Asbestos

CAS RN:1332-21-4

Treatment Overview

0.4.3 INHALATION EXPOSURE
  • A) MANAGEMENT OF TOXICITY
    • 1) Since there is no effective therapy for an established case of asbestosis, treatment is aimed at maintaining vital capacity and reducing respiratory work load. Treatment may include the following: vaccination against pneumococcal pneumonia and influenza, bronchodilator administration, adequate nutrition, home oxygen therapy, rebreathing and exercise training, and smoking cessation. Pharmacological agents to limit the progression of fibrosis as yet have not been developed.
  • B) DECONTAMINATION
    • 1) PREHOSPITAL: Most asbestos exposures are of a chronic nature, such that traditional first aid is not appropriate. In the event of a heavy acute exposure, move the patient to fresh air. Monitor for respiratory distress. Administer oxygen and assist ventilation as required.
    • 2) HOSPITAL: Most asbestos exposures are of a chronic nature, such that traditional first aid is not appropriate. In the event of a heavy acute exposure, move the patient to fresh air. Monitor for respiratory distress. Administer oxygen and assist ventilation as required. Treat bronchospasm with inhaled beta-2 agonist and oral or parenteral corticosteroids.
  • C) AIRWAY MANAGEMENT
    • 1) Administer oxygen and assist ventilation as required. Treat bronchospasm with inhaled beta-2 agonist and oral or parenteral corticosteroids.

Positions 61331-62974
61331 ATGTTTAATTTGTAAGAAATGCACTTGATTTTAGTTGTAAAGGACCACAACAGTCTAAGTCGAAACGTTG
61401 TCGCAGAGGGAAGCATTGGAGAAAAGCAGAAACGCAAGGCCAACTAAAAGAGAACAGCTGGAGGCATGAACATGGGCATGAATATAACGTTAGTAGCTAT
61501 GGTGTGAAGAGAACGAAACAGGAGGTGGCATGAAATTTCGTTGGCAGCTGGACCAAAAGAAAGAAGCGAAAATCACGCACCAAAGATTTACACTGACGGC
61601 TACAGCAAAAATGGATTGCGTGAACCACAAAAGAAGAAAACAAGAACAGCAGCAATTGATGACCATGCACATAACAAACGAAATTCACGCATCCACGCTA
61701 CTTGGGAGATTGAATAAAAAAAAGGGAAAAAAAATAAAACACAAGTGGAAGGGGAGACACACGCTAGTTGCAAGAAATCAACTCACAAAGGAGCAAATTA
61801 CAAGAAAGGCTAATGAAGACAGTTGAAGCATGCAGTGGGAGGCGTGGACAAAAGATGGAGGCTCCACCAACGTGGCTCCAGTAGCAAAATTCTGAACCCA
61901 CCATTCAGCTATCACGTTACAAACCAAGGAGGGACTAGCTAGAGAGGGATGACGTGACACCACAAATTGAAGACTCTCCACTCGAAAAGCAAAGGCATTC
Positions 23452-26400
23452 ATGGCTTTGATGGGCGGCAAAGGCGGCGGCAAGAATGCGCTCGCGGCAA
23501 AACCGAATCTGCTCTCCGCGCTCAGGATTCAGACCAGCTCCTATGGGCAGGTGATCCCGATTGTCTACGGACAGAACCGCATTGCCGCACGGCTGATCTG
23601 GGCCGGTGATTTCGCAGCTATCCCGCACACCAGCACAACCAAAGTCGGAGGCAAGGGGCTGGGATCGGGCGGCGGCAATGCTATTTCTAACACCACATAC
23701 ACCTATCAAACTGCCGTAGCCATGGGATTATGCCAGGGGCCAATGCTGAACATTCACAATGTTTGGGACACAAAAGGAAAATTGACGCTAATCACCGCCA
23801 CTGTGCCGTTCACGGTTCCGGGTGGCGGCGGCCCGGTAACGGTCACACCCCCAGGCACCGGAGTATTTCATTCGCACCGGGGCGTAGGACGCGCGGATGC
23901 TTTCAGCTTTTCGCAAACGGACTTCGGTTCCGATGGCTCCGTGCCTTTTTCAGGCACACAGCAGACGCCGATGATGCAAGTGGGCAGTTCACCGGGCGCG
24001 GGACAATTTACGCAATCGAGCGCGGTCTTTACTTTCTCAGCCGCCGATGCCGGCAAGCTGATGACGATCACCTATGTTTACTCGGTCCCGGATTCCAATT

• D) ANTIDOTE
    • 1) None
  • E) PATIENT DISPOSITION
    • 1) HOME CRITERIA: There is no role for home management.
    • 2) OBSERVATION CRITERIA: Patients with known asbestos exposure require outpatient monitoring to detect complications.
    • 3) ADMISSION CRITERIA: While there is no specific therapy for asbestos exposure, patients may require inpatient therapy for their poor pulmonary function or cancer treatment.
    • 4) CONSULT CRITERIA: A toxicologist may be consulted to aid in determining if a patient's symptoms or cancer is from a previous exposure to asbestos. Consult a pulmonologist for patients with evidence of asbestos-induced pulmonary complications.
  • F) PITFALLS
    • 1) Failure to recognize a worker is exposed to asbestos and not instituting appropriate industrial hygiene protective measures.
  • G) TOXICOKINETICS
    • 1) Asbestos fibers thicker than 3 micrometers (mcm) in diameter or longer than 100 mcm are either not inhaled or are rapidly cleared from the respiratory tract. On a weight basis, only a very small proportion of inhaled fibers are retained. When inoculated intrapleurally, the majority of asbestos fibers were cleared during the first 10 days. Subsequently, there was very small elimination through the gut.
    • 2) An inverse relationship between intensity of exposure and time of disease development has been suggested. Depending on the level of workplace exposure, the latency period may range from 5 to 6 years to 10 to 20 years.
  • H) DIFFERENTIAL DIAGNOSIS
    • 1) The differential diagnosis of asbestosis includes coal workers, pneumonoconiosis, dermatomyositis, hypersensitivity pneumonitis, idiopathic pulmonary fibrosis, sarcoidosis, and silicosis.
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